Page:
Phoenix – During the various wars we fought there was plenty of war profiteering, so no shock. This time it seems it goes all the way up to the Top of the Defense ministry of Ukraine. Rumors are Zelensky had no choice, start getting rid of these people or further aid won’t be approved. Recent rumors are something like a 1/2 billion dollar food contract for the soldiers and another huge military contract for uniforms that were inflated over 300 percent.

    He will be here hat in hand to beg for more, this week UN visit to NYC and then a visit to Washington. The corruption rumors will be even harder to keep out of the media, there is enough false stories on social media, about the children of the rich and powerful from Ukraine all living it in the west and not holding a rifle in the trenches. These other ones about massive grift only make it seem much much worse.

  20. Libturd says:

    “Does Kerry and Gore approve?”

    Of course they do. Anything related to solar, or battery or wind keeps the large campaign contributors happy. Go look up the name of the shell companies these contributors all own. It’s as if the politicians have found the golden goose to finance their political campaigns. You give me 100K of your own money and we’ll give you a million dollar grant from tax payers money to pay you and your wife 200K a year each as CEO and CFO of Windy Panel Photovoltaics LLC. Don’t worry if you don’t produce a single thing. Just make sure you contribute every two years. Elections ain’t cheap.

  21. Libturd says:

    3B. Juice.

    Housing affordability is going to become a really large issue. The FED is caught here because they thought raising interest rates (causing mortgage rates to rise with the ten-year) would cause housing prices to fall. They did not account for the willingness of homeowners to stay put to avoid needing to obtain a new license to move. There are not a lot of good options out there. One solution, completely of my own demented mind, is to allow the government to incentivise a mortgage holder to move. For example, offer the same terms a homeowner currently has as long as they have a credit score over 700 and have paid off half of the term in their mortgage. This way, you know you have strong buyers unlikely to default on the loan, freeing up inventory. There could even be a sliding scale of incentives based on the quality of the purchaser. A sort of, take your current loan with you for qualified buyers deal. New homeowners would still have to pay the current mortgage rate, but tons of inventory should free up driving prices down. It shouldn’t cost the government much to back these new prime mortgages as they would only be offered to those qualified.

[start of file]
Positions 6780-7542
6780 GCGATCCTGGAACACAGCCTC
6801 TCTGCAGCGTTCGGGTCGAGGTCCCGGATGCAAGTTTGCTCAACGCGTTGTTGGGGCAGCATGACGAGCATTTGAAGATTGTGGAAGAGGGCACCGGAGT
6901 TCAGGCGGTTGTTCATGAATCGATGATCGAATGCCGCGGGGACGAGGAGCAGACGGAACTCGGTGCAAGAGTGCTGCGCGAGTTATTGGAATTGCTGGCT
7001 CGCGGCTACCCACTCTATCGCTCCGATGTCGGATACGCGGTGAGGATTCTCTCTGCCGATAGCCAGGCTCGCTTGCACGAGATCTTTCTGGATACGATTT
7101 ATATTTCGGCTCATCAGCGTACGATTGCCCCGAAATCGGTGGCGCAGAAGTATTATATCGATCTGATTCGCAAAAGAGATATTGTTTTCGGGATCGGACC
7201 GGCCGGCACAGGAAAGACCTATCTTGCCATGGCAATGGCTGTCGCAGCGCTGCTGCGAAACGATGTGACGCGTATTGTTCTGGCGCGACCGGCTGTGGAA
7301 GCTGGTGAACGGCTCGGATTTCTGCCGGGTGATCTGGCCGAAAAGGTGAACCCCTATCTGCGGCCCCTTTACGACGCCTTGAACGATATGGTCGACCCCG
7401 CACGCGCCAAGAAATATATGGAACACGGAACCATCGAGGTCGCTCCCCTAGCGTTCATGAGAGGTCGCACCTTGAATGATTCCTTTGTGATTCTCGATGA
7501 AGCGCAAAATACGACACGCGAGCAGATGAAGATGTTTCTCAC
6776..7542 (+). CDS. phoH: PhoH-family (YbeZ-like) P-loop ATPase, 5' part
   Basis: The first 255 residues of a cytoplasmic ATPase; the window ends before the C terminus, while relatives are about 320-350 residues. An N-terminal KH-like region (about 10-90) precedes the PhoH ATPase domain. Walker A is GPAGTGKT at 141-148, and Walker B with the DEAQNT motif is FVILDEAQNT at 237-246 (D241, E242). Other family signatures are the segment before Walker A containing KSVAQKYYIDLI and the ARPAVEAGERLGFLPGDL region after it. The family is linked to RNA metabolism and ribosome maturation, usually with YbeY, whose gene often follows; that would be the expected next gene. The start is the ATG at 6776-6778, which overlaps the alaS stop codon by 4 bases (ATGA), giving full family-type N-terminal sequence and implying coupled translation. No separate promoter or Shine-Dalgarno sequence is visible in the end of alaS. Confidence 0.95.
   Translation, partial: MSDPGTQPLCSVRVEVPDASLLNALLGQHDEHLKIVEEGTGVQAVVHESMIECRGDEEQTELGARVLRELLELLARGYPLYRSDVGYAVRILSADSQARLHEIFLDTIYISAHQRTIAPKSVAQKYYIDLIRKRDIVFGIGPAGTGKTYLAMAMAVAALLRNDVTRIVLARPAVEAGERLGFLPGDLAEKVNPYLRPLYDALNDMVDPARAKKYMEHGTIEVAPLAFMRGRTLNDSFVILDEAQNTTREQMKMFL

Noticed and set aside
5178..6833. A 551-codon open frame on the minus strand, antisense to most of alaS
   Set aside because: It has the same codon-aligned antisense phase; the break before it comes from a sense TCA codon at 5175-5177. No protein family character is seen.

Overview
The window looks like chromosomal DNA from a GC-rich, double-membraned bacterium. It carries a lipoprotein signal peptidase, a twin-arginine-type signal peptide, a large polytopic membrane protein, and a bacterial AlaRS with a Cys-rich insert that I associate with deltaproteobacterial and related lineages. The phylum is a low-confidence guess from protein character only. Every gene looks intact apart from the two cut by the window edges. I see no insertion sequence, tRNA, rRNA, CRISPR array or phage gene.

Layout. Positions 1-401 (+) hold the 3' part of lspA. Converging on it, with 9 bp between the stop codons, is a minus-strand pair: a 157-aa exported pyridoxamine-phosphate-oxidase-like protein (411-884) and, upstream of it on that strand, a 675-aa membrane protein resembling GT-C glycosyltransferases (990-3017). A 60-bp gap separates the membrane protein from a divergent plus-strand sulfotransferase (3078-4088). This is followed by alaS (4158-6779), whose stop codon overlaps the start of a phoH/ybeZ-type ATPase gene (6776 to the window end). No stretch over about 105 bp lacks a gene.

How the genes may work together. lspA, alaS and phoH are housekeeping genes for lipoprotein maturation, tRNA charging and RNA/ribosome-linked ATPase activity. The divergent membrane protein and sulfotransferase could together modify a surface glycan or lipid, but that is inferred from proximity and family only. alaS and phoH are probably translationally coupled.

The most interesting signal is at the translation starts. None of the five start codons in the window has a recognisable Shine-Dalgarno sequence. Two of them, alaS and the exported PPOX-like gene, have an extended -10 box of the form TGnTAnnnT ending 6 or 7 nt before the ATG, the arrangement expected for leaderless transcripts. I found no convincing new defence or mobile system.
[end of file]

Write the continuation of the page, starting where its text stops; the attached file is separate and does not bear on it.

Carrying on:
It’s an idea.

  22. Juice Box says:

    Also I should mention Zelensky has made some recent statements against the corrupt “Oligarchic clans” in Ukraine. They are all going to be prosecuted. There was also an issue with recent legislation, he wants an immediate declaration of assets (to prevent corruption) their legislature wrote the new the with loopholes instead so he vetoed it.

    He as the NY Times said is now fighting two wars, one against Russia and one against ingrained corruption.

  23. Fast Eddie says:

    The president of the UAW said Musk is greedy and wants to play with his rockets! Did he see the salaries of the Ford and GM CEOs? Isn’t SpaceX a whole different entity? And don’t they develop star shields and star links and satellites and whole bevy of other things?

  24. grim says:

    One solution, completely of my own demented mind, is to allow the government to incentivise a mortgage holder to move.

    I’m sure the lending industry can find a way to make portable mortgages work, or alternatively, allow mortgages to stay with the property).

    Both will likely have huge unintended consequences.

  25. Juice Box says:

    Lib – we are now about two decades from the peak of home ownership.


    All they have to do is stop buying the bonds. But like any junkie in recovery, withdrawal might kill the patient.

    Heck we know that won’t happen so let’s say they keep buying the bonds but lower the conforming loan limit instead.

    FYI ——> GSE conforming loan limit is 726,200 for 2023, up from $647,200 in 2022.

    So fat chance… FU Pay me, Millenials and Gen Z..

  26. grim says:

    Curious what happens to NYC rentals post AirBNB ban.


    Airbnb listings in September fell to 4,600, a staggering 77% drop since June.

  27. Juice Box says:

    Transfer mortgages? No way. Real property transfer requires starting from scratch and paying off the original loan and whatever tranches owns it etc. Our GSE-issued debt securities are sold everywhere to everyone banks, pension funds, mutual funds, hedge funds, insurance companies, foundations, other corporations, state and local governments, foreign central banks, institutional investors and individual investors.